The full text of the report can be found here. The report in total makes 56 recommendations for how to combat the opioid crisis. Two of them are focused on prevention, and one of those two recommendations is for an ad campaign. Advertisements are old news. We live in a world now where we fast forward through them all, because we’ve recorded the program we actually want to see. Sorry, CCC, but ad campaigns simply don’t work. The commission’s other prevention-based recommendation is called SBIRT. It’s short for ‘screening, brief intervention, referral to treatment,’ and frankly it’s an awesome program. However, it does not prevent people from starting abuse – it (attempts to) identify people already abusing and prevent further abuse. The commission did not invent SBIRT. It began with a theory presented by the Institute of Medicine, and is now endorsed by SAMHSA, the Substance Abuse and Mental Health Services Administration. SBIRT actually consists of three separate components: the screening, the intervention, and the referral to treatment. Here’s how it works. Say you have a regular old doctor visit. You’re just getting a physical examination and hoping your cholesterol levels are normal. If the office you’re visiting participates in SBIRT, (which many do nowadays), part of your visit will include a screening for possible drug abuse. Your doctor will assess you and determine using standard screening methods if you are abusing substances. No, it’s not foolproof, but it is evidence-based. Next comes the ‘BI’ part of SBIRT, the brief intervention. According to the SAMHSA website, during this part of the process, “a healthcare professional engages a patient showing risky substance use behaviors in a short conversation, providing feedback and advice.” If your screening shows you to be negative for substance abuse, there will not be an intervention. Finally comes, the ‘RT’ part, the referral to treatment. Again according to SAMHSA, “a healthcare professional provides a referral to brief therapy or additional treatment to patients who screen in need of additional services.” Does it work? Keith Humphreys is a government adviser in the field of drug prevention and treatment. He also happens to teach at the Stanford University School of Medicine. He also happens to think that SBIRT isn’t as effective as it should be. Humphreys was quoted as having said this recently to the New York Times: “The brief intervention part of S.B.I.R.T. has had success at changing problem drinking, but little with drug use. Referral to treatment has been a failure across the board. Almost no one follows up.” Also, SBIRT does not prevent people from getting into drugs.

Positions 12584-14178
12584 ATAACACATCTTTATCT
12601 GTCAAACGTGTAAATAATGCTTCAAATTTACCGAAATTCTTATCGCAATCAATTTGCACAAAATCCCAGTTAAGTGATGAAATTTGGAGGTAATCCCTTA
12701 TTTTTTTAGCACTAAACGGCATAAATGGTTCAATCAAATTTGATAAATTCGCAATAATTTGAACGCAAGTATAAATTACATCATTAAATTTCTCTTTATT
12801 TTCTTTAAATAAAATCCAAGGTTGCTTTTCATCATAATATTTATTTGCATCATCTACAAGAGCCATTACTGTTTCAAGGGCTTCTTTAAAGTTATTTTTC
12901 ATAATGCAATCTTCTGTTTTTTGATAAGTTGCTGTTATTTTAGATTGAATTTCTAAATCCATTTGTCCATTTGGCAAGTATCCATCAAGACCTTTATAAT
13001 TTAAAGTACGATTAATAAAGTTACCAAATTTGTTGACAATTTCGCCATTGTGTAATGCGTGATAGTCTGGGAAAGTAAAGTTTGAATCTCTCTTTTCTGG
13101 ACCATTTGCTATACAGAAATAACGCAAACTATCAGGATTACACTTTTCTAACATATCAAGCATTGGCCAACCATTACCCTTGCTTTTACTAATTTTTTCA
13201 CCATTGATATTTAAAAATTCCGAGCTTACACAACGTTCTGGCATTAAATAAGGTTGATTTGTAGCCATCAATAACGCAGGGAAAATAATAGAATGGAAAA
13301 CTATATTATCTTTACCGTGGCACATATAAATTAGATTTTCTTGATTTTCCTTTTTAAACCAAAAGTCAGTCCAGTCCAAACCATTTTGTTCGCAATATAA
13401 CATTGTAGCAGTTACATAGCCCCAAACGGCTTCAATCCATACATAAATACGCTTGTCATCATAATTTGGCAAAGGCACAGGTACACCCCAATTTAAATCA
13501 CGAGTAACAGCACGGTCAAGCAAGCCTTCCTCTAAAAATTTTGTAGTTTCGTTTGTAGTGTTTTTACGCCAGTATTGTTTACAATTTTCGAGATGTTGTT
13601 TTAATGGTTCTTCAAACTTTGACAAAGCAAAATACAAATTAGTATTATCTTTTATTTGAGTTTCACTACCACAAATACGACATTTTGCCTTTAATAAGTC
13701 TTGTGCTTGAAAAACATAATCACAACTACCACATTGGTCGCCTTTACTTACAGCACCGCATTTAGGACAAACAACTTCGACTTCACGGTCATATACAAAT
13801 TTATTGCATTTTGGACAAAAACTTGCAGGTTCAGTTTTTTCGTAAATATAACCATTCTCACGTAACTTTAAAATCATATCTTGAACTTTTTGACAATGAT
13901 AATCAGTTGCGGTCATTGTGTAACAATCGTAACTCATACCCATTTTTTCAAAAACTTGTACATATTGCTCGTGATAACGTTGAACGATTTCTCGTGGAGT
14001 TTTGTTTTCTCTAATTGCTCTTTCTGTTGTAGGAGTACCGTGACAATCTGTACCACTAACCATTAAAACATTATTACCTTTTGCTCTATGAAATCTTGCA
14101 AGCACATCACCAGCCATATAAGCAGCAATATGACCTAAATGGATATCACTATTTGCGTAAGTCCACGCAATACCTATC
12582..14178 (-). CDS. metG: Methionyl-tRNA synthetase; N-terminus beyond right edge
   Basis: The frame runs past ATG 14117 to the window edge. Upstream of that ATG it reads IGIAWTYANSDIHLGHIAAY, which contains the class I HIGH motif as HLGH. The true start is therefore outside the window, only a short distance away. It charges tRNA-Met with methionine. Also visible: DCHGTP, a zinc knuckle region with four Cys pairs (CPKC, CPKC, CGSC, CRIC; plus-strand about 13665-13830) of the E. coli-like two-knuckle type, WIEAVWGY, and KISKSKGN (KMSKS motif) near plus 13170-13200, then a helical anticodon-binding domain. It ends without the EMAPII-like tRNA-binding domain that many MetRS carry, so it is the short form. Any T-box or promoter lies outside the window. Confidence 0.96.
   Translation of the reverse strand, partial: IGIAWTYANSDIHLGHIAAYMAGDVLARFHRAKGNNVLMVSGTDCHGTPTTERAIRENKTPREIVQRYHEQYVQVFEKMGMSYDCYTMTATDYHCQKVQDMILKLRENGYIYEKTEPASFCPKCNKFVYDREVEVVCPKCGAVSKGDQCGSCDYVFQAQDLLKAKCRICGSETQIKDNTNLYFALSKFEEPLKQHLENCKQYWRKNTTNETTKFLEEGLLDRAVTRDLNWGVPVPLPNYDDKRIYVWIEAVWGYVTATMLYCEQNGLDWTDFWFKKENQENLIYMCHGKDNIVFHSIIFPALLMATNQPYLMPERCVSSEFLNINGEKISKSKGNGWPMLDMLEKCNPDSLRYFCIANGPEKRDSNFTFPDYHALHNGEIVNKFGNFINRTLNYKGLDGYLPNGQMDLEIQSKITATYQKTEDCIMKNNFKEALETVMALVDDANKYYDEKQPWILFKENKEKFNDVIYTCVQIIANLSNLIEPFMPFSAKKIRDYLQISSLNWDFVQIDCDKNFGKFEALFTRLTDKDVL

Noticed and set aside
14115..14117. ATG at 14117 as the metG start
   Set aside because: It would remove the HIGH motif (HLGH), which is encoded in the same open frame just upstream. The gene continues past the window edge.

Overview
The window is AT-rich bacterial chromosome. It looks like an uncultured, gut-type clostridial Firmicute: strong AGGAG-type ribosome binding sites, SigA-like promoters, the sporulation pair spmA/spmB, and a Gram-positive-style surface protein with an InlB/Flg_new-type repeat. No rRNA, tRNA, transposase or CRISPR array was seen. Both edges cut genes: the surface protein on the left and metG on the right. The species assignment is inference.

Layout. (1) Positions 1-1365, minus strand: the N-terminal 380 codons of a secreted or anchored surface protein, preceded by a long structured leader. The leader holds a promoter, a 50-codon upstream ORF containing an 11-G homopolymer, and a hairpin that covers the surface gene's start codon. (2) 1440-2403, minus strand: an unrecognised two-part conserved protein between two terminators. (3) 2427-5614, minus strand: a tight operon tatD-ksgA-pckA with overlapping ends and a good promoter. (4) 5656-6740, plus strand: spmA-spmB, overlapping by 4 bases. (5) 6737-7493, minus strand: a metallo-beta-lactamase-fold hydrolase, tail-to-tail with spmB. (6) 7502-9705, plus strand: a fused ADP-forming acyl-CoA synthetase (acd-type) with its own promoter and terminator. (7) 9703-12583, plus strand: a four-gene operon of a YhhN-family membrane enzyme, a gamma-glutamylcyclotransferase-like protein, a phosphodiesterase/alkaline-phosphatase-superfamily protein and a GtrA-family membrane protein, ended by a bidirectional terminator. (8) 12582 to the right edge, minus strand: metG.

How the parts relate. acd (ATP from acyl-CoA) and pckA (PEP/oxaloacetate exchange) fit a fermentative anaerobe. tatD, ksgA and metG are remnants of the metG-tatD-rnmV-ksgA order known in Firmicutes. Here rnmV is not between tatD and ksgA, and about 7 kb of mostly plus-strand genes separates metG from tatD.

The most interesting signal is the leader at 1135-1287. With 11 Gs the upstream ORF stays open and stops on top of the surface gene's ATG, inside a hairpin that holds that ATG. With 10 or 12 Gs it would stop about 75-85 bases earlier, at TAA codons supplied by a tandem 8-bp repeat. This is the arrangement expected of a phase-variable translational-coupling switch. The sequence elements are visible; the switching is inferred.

Preventive Methods to Combat the Epidemic